The authors proposed an S-Hybrid converter topology to utilize the parasitic inductance readily available in the cable for the power conversion stage. As a result, the explicit inductor often required in a buck converter and its associated loss can be eliminated, promising better full integration and improved efficiency, especially in mid- to heavy-load conditions.
In addition, this S-Hybrid converter architecture is said to require less inductance and achieve smaller inductor current ripple that contributes to better performance. The architecture is verified in the paper with a proof-of-concept 15 W inductorless Li-ion battery charger prototype using 1m USB 3.0 cable. The converter, switched at 2 MHz from a 5 V input, is reported to experimentally achieve 89.7% maximum efficiency and 6.0% higher efficiency at full load than a buck converter counterpart. What is more, a relative 45.7% on-board loss reduction at full load promises excellent integration feasibility.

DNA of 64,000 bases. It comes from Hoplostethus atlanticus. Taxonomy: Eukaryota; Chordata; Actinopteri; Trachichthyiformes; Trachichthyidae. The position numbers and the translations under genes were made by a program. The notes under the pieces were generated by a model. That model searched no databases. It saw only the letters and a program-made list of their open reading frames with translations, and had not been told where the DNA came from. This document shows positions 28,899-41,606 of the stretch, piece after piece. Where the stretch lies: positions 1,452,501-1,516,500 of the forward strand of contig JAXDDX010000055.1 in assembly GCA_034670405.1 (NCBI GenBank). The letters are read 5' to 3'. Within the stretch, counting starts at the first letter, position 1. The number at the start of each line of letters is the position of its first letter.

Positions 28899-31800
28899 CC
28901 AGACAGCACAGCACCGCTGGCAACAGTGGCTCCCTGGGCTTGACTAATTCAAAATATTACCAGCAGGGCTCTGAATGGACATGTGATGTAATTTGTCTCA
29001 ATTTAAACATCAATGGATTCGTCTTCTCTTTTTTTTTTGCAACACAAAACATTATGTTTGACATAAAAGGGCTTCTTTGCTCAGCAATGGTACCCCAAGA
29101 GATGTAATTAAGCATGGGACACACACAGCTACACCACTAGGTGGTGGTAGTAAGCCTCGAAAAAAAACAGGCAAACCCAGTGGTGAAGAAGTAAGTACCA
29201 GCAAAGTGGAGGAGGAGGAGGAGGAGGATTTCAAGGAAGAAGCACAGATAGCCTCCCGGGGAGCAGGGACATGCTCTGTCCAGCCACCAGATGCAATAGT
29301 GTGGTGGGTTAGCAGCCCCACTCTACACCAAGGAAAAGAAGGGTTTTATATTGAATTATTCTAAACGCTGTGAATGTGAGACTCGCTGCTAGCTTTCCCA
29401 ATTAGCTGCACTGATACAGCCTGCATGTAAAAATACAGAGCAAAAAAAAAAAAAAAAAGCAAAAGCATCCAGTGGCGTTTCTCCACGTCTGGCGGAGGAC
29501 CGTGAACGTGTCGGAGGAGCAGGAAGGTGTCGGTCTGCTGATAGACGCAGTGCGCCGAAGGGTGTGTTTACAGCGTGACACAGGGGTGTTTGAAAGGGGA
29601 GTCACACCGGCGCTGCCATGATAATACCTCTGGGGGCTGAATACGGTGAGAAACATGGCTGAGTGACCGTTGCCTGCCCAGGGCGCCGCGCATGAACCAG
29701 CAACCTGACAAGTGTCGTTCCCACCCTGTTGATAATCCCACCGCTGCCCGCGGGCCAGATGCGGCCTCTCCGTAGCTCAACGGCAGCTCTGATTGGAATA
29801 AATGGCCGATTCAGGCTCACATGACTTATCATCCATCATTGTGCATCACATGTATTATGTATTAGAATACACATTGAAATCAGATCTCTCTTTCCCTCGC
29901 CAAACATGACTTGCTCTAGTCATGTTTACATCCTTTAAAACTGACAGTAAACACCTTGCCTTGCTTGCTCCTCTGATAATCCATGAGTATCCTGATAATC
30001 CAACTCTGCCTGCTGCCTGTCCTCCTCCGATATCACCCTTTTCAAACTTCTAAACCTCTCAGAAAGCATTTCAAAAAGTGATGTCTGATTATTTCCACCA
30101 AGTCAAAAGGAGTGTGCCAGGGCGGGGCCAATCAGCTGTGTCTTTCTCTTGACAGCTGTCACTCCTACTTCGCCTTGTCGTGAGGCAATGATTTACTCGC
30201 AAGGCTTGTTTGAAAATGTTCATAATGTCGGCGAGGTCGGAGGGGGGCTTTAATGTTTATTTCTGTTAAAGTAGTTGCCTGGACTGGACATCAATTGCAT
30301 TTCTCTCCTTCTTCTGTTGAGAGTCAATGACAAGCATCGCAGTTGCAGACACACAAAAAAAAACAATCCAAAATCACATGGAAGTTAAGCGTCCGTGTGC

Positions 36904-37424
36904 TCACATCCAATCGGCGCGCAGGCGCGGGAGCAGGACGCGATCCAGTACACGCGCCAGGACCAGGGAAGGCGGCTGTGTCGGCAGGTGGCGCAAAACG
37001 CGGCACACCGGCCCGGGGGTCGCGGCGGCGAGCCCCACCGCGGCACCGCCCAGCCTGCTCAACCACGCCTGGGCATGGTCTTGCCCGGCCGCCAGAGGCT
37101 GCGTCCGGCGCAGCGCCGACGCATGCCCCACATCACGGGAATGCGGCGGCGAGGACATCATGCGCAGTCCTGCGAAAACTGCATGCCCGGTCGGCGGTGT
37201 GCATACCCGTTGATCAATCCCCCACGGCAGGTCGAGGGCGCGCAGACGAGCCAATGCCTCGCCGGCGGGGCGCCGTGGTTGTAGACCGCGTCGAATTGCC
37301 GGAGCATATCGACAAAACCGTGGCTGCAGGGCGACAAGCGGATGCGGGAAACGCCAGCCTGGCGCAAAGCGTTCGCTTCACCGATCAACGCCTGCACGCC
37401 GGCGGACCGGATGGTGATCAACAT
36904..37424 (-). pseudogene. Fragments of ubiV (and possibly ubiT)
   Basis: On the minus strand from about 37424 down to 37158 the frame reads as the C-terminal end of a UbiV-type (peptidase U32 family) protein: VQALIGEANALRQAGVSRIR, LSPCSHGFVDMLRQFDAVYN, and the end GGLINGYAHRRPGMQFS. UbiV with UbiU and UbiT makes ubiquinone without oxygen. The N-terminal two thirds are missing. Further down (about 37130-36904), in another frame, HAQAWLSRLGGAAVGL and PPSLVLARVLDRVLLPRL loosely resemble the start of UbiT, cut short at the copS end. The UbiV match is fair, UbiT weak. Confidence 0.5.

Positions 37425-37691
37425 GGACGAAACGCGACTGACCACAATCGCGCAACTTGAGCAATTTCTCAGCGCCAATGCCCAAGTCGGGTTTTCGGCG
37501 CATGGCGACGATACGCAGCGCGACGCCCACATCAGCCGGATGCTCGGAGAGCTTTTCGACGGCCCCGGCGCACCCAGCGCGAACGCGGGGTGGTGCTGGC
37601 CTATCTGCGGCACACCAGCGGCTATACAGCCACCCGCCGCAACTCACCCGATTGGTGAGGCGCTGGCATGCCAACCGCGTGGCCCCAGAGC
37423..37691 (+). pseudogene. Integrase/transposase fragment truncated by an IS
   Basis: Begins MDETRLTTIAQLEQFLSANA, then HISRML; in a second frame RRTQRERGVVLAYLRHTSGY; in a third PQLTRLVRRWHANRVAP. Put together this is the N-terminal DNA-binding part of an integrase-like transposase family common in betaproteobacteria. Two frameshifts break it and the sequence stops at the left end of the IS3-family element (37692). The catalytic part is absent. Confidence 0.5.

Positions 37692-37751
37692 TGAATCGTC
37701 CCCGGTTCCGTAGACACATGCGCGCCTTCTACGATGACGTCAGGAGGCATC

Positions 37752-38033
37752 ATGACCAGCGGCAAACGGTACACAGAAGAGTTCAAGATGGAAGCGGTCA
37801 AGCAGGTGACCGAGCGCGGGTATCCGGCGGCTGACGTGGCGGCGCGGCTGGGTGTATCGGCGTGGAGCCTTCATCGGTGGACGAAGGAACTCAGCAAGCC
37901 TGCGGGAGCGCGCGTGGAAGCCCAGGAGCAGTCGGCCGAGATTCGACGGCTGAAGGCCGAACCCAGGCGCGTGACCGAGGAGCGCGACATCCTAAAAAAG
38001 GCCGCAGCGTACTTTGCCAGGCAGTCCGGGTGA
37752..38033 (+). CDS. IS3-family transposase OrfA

Inductive power transfer (IPT) technology, which can deliver energy from a power source to loads through magnetic coupling without physical contact, is attractive for use in charging Electric Bicycles (EBs) because it is more convenient and safer than plug-in systems. However, the cost of IPT systems is generally considered too expensive to employ in large scale when, normally, a bicycle parking lot can host several tens of bicycles and even charge hundreds at the same time.